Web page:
About the Book
How Software Is Built tackles the first requirement for developing Quality Software (the name of this series of books): learning to think correctly about problems, solutions, and quality itself. The book sets out guidelines that stimulate the kind of thinking needed.
Topics include a discussion of quality, software cultures, patterns of quality, patterns of management, feedback effects, the size/complexity dynamic in software engineering, the role of customers, and how to diagram causes and effects.
The book contains chapter summaries and many invaluable diagrams, as well as exercises, to bring home its lessons.
Here's a few of many five-star reviews:
"Weinberg addresses more clearly the form and essence of quality that we software people worry about... I can't imagine a better way to help change the thinking process in your organization than the wide-scale distribution of Jerry Weinberg's wonderful book." - Ed Yourdon, American Programmer
"I like Jerry Weinberg. He's a lunatic: I like that in a person. He writes from a technical and psychological perspective, describing how to think about what you do. . . . This series is one of my favorites." - Ron Jeffries, xprogramming.com
"The notation is so elegant that it takes almost no effort to learn and use it. The diagrams are simple and easy to understand and used in such a consistent manner that one has to wonder why this notation is not in widespread use. I hope it will be. . . ." —Software Quality World
"A must book for every software development manager." —C.C. Dilloway Computer Books Review
". . . very highly recommended!" —New Book Bulletin
"With the current frenzy for Total Quality Management, ISO 9000, and Baldrige Awards dominating the industry, it's refreshing to have someone as down-to-earth as Weinberg focusing on the need for high-quality management as a necessary prerequisite for high-quality software. . . . [a] people-oriented approach to quality." —Warren Keuffel. Computer Language
"This is one of those landmark books that comes along at the right time and addresses the right set of issues. . . . what makes this book unique and invaluable is the organization and presentation of the material. This is a book every software development manager should study." —Shel Siegel. CASE Trends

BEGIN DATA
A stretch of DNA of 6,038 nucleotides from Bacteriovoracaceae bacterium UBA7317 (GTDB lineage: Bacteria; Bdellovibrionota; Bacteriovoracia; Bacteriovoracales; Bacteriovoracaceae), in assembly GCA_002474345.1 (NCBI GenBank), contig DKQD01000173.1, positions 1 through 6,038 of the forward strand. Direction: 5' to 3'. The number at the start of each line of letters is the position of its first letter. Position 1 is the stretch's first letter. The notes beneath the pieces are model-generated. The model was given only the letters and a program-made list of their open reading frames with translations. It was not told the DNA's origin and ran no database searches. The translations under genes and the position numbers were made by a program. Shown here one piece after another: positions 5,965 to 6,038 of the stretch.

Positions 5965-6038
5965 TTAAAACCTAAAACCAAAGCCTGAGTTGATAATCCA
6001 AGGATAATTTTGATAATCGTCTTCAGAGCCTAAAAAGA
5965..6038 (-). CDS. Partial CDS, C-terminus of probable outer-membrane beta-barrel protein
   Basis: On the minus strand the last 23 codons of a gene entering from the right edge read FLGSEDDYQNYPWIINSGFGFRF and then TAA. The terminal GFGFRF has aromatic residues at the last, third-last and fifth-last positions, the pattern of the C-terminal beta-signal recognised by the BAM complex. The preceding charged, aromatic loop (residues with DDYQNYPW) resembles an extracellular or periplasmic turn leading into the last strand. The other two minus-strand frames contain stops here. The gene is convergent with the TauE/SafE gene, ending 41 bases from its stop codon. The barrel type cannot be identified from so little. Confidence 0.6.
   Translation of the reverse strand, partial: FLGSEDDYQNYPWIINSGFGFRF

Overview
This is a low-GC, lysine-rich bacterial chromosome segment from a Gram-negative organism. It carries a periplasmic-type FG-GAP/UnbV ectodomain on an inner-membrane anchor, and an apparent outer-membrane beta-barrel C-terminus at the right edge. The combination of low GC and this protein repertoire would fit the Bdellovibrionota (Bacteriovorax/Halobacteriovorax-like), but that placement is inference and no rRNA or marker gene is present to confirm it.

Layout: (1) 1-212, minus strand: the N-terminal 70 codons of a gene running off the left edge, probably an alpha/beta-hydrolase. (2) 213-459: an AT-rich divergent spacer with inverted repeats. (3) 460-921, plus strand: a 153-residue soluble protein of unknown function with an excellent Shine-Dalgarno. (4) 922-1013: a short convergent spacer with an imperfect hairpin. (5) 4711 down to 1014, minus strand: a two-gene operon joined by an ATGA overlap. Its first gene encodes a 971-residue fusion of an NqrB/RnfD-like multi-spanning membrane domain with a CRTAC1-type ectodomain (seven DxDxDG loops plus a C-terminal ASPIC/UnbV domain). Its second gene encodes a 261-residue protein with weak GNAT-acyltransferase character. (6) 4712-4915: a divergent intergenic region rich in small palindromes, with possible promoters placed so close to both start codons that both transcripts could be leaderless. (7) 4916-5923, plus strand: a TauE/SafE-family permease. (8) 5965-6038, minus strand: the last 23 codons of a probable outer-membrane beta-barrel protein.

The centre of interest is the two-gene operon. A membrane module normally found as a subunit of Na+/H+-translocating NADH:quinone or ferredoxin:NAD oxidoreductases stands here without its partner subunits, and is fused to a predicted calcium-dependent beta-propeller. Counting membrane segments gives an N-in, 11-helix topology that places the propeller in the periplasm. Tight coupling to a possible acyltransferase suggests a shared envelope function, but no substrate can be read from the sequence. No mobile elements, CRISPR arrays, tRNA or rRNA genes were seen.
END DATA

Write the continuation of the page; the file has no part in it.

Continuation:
About the Author
I've always been interested in helping smart people be happy and productive. To that end, I've published books on human behavior, including Weinberg on Writing: The Fieldstone Method, The Psychology of Computer Programming, Perfect Software and Other Fallacies, and an Introduction to General Systems Thinking. I've also written books on leadership including Becoming a Technical Leader, The Secrets of Consulting (Foreword by Virginia Satir), More Secrets of Consulting, and the nine-volume Quality Software series.
I try to incorporate my knowledge of science, engineering, and human behavior into all of my writing and consulting work (with writers, hi-tech researchers, software engineers, and people whose life-situation could require the use of a service dog). I write novels about such people, including The Aremac Project, Aremac Power, Jigglers, First Stringers, Second Stringers, The Hands of God, Freshman Murders, Where There's a Will There's a Murder, Earth's Endless Effort, and Mistress of Molecules—all about how my brilliant protagonists produce quality work and learn to be happy. My books that are not yet on Leanpub may be found as eBooks at <http://www.smashwords.com/profile/view/JerryWeinberg>; on Amazon at http://www.amazon.com/-/e/B000AP8TZ8; and at Barnes and Noble bookstore: http://tinyurl.com/4eudqk5.
Early in my career, I was the architect for the Project Mercury's space tracking network and designer of the world's first multiprogrammed operating system. I won the Warnier Prize, the Stevens Award, and the first Software Testing Professionals' Luminary Award, all for my writing on software quality. I was also elected a charter member of the Computing Hall of Fame in San Diego and chosen for the University of Nebraska Hall of Fame.
But the "award" I'm most proud of is the book, The Gift of Time (Fiona Charles, ed.) written by my student and readers for my 75th birthday. Their stories make me feel that I've been at least partially successful at helping smart people be happy.